Digital fashion is another arena Dissrup wants to focus on. “NFTs suddenly make the idea of digital fashion design a viable opportunity. There’s an entire generation of kids growing up who are used to buying clothes or items in digital worlds – for example, Fortnite or World of Warcraft,” Ben Adiva says.
“We’re not there yet, because each of these games is a closed universe – I can’t, for example, buy a shirt from one game and use it in another. But if there was a so-called metaverse for NFT fashion, you could do exactly that,” he says, adding that the same value that comes from owning an original shirt by a big designer can be translated into the digital world. “Dissrup wants to give fashion designers the ability to do this.”
Metaverse notwithstanding, Dissrup has already released its first phygital piece of fashion: a shoe created by Finn Rush-Taylor Studio, a footwear creator focusing on virtual reality, and Zellerfeld Shoe, which makes 3D-printed shoes.
issrup plans to release bundles on a monthly basis including 15 NFTs and some physical representation of the works involved in them. “This is a new and exciting arena; there’s room for everybody,” Ben Adiva says.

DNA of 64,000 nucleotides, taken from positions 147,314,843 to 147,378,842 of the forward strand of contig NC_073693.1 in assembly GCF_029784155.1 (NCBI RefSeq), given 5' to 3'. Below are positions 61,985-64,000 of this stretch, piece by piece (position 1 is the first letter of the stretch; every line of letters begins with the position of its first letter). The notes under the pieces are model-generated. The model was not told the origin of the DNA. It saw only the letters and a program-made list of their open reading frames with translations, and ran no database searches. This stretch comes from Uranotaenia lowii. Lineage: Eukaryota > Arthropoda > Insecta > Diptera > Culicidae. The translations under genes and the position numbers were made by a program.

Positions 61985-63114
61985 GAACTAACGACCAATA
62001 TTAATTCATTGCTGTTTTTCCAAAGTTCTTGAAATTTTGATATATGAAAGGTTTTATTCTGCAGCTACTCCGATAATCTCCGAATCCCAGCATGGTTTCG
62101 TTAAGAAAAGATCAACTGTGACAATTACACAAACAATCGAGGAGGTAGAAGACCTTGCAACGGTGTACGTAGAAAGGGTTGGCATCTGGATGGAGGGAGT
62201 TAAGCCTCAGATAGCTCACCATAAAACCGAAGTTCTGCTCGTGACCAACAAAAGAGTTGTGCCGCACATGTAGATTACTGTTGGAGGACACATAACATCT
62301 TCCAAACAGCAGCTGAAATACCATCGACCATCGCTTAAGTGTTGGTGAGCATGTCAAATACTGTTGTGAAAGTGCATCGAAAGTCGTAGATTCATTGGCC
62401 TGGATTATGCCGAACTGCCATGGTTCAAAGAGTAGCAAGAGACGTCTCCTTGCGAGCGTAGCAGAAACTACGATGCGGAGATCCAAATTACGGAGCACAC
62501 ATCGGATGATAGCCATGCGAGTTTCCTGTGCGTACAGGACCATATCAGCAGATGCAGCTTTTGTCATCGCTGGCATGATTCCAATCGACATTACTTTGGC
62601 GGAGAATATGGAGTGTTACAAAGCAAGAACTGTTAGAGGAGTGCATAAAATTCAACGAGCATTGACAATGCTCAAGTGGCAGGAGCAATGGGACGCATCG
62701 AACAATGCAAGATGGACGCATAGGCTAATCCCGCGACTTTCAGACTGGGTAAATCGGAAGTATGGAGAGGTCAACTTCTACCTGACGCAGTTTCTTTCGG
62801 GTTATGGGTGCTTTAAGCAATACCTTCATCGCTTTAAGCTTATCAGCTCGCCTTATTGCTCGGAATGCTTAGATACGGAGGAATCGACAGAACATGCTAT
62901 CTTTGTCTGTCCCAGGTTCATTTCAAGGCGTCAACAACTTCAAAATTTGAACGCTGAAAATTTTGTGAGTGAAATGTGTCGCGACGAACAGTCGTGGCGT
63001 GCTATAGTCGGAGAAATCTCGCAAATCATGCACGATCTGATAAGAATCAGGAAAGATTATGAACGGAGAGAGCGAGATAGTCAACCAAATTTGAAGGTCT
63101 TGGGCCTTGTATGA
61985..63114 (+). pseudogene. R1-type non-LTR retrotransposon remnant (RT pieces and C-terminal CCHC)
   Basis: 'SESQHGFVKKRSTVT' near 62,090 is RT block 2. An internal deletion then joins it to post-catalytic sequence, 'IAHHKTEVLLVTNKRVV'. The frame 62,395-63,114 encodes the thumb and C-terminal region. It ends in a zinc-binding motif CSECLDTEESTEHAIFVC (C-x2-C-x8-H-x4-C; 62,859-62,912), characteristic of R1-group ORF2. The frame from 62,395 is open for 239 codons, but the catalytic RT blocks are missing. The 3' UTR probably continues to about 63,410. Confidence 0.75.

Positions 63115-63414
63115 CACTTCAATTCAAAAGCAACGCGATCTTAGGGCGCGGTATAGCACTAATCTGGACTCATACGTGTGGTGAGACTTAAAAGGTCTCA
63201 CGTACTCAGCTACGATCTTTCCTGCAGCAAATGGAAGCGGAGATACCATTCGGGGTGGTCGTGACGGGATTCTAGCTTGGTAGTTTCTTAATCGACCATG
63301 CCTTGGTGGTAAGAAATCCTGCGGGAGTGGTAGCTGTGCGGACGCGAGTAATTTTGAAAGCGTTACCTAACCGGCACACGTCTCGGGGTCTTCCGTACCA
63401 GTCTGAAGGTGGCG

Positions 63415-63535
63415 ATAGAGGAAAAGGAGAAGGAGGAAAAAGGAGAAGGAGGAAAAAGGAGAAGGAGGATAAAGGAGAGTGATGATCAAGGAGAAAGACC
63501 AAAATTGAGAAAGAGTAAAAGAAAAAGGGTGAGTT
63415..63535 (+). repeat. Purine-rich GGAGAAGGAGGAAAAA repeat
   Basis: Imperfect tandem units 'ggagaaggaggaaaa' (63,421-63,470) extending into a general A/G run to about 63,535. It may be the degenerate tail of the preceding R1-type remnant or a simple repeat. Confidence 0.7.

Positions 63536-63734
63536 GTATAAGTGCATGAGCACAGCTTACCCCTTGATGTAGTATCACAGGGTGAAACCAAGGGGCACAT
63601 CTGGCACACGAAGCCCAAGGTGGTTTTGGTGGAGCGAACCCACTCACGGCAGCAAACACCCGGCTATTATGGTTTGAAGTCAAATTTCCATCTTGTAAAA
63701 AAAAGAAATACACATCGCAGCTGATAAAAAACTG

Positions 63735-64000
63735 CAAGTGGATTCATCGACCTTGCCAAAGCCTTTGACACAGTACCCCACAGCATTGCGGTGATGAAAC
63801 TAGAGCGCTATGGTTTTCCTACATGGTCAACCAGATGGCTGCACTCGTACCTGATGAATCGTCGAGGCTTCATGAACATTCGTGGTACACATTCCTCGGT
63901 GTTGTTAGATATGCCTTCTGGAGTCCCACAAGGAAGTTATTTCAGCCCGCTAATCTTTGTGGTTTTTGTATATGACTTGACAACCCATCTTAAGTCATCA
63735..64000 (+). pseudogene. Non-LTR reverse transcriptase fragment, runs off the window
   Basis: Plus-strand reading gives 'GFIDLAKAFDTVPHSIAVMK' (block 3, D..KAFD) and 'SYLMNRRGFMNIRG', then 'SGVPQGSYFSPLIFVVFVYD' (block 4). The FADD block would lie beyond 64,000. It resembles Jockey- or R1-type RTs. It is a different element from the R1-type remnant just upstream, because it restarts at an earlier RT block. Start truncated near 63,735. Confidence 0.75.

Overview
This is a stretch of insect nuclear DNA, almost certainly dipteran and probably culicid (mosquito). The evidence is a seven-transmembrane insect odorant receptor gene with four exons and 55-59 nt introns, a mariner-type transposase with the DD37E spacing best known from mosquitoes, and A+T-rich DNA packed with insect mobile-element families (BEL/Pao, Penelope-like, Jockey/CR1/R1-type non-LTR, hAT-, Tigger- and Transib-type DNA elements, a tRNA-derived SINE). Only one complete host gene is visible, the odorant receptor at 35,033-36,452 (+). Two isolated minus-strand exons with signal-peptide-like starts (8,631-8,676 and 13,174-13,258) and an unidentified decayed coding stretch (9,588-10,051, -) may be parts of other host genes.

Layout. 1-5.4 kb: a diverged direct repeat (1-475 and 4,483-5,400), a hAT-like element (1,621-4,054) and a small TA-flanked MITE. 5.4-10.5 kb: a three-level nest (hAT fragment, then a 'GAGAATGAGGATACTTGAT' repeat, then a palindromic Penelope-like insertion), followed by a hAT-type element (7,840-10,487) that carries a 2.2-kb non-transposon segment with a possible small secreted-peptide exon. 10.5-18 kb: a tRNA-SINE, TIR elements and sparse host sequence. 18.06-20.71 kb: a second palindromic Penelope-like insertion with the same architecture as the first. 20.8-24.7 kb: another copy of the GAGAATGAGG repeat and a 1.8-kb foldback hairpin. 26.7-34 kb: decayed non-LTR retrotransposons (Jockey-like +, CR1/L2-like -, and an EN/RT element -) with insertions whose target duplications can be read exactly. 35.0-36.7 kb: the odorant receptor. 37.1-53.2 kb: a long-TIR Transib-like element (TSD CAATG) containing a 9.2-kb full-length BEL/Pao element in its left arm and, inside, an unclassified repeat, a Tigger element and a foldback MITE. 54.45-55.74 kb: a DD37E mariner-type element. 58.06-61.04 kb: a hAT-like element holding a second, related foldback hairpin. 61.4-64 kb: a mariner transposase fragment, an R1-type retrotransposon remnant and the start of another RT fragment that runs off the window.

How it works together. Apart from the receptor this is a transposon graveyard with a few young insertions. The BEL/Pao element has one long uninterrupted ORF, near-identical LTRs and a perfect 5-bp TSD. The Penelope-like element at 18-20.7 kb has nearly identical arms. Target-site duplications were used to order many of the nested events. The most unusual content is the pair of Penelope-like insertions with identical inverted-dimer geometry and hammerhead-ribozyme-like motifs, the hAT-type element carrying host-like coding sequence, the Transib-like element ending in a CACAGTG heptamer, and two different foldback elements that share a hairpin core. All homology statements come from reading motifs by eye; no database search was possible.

Israeli NFT market?
Yambo’s Dissrup isn’t the only game in town. In fact, M51, a company that helps startups scale their business, hopes to be on the ground floor of an Israeli NFT market. While Yambo is focusing on creating art and value for artists, M51 aims to create an NFT market for Israeli tokens.
M51’s Rotem Zacary says “any company owning any form of intellectual property can in theory mint an NFT of their property. This is a massive revolution. What we want to do is open a marketplace that will allow this to happen here in Israel; for example, a sports team selling digital merchandise that used to be physical.”
The company is already involved in the cryptomarket and is working on a way to allow financial institutions to enjoy the benefits of blockchain while still meeting regulatory demands. “A bank or a large insurance firm can’t really keep its money in a digital wallet because there are rules governing these things. We’re working on addressing this,” he says.
This is how he and his colleagues first noticed NFTs. “We just noticed how intellectual – as opposed to material – property is becoming more and more valuable. From this understanding, we want to create a way for large corporations that already own such property to easily tokenize them,” he says, using the term for creating a digital token that serves as the digital asset’s original copy.
One model M51 is closely following is the one deployed by the NBA – letting fans buy key moments in basketball history as video files. “Imagine you could own not just your favorite soccer player’s jersey but also the actual goal they scored. The different teams would sell you the actual rights and you would actually own that moment.’”
Why focus on the Israeli market? “Because we’re Zionists,” Zacary says, “and we believe that Israel is the perfect place to do a proof of concept for such a project.”